Tips for German teachers

Using virtual materials to teach German can be really fun: We present some great German-learning tools for teachers and students.

 Many tools are available to make lessons more fun.
Many tools are available to make lessons more fun. twinsterphoto - stock.adobe.com

Nicos Weg

Whether on your desktop, tablet or smartphone: the online language course “Nicos Weg” from Deutsche Welle teaches content in 228 short films. The course combines everything that German learners might want: interesting stories and interactive exercises allow beginners and advanced students to learn German or improve their skills. “Nicos Weg“ even offers courses for people just beginning their careers, as well as exercises in Latin script. It’s a welcome alternative to front-of-class teaching!

The Deutschtrainer A1-App

How do I ask what time it is? What is my favourite food? And how do I plan a day trip with friends? All of this is offered by the Goethe-Institut’s Deutschtrainer A1-App. Teachers can incorporate the learning content into their lessons on an interactive basis, and set exercises for homework. This is a fun way for beginners to learn their first sentences in German.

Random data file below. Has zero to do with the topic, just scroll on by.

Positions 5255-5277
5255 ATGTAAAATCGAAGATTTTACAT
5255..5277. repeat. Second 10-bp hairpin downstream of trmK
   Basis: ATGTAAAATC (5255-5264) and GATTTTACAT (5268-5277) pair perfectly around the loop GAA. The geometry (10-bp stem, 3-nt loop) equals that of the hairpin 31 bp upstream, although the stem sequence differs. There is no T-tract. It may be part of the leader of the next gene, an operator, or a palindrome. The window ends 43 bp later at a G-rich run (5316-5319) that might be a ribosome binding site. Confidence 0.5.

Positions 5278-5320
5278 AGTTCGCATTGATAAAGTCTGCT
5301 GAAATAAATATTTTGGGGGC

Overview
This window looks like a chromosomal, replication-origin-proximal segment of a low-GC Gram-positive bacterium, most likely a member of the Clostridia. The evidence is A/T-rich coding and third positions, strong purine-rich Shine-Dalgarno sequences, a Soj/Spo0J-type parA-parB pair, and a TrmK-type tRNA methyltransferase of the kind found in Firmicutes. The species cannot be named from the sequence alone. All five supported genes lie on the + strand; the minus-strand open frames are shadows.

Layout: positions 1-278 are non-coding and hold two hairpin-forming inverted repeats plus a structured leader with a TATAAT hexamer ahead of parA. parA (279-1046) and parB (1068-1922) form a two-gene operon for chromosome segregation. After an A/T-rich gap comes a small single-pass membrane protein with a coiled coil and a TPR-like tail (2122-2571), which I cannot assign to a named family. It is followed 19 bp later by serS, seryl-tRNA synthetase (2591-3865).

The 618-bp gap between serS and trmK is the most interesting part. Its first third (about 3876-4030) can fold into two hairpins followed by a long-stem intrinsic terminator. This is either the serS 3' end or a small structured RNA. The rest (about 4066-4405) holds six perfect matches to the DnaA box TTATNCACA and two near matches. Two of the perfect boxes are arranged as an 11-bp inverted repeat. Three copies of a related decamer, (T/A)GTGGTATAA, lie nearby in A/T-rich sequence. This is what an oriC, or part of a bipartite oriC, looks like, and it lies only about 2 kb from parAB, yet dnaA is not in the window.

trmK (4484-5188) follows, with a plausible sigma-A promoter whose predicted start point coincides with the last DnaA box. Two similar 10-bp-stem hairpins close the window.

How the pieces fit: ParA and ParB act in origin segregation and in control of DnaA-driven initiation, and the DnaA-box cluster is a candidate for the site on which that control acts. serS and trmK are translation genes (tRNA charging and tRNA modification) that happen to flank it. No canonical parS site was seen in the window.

Learning German with music

From Udo Lindenberg and Helene Fischer to the band AnnenMayKantereit –  German pop music is extremely wide-ranging. So why not include German songs in lessons? It’s easier to learn with music – be it via YouTube, the Bandtagebuch mit EINSHOCH6 or the deutschlernerblog.

Learning German with films

There is hardly anything that pupils like more than to watch TV in class. This is something that can be wonderfully combined with German lessons: whether comedies or historical films, many films offer historical or social cultural value. German teachers can find a good selection, from romantic films to thrilling dramas, here.

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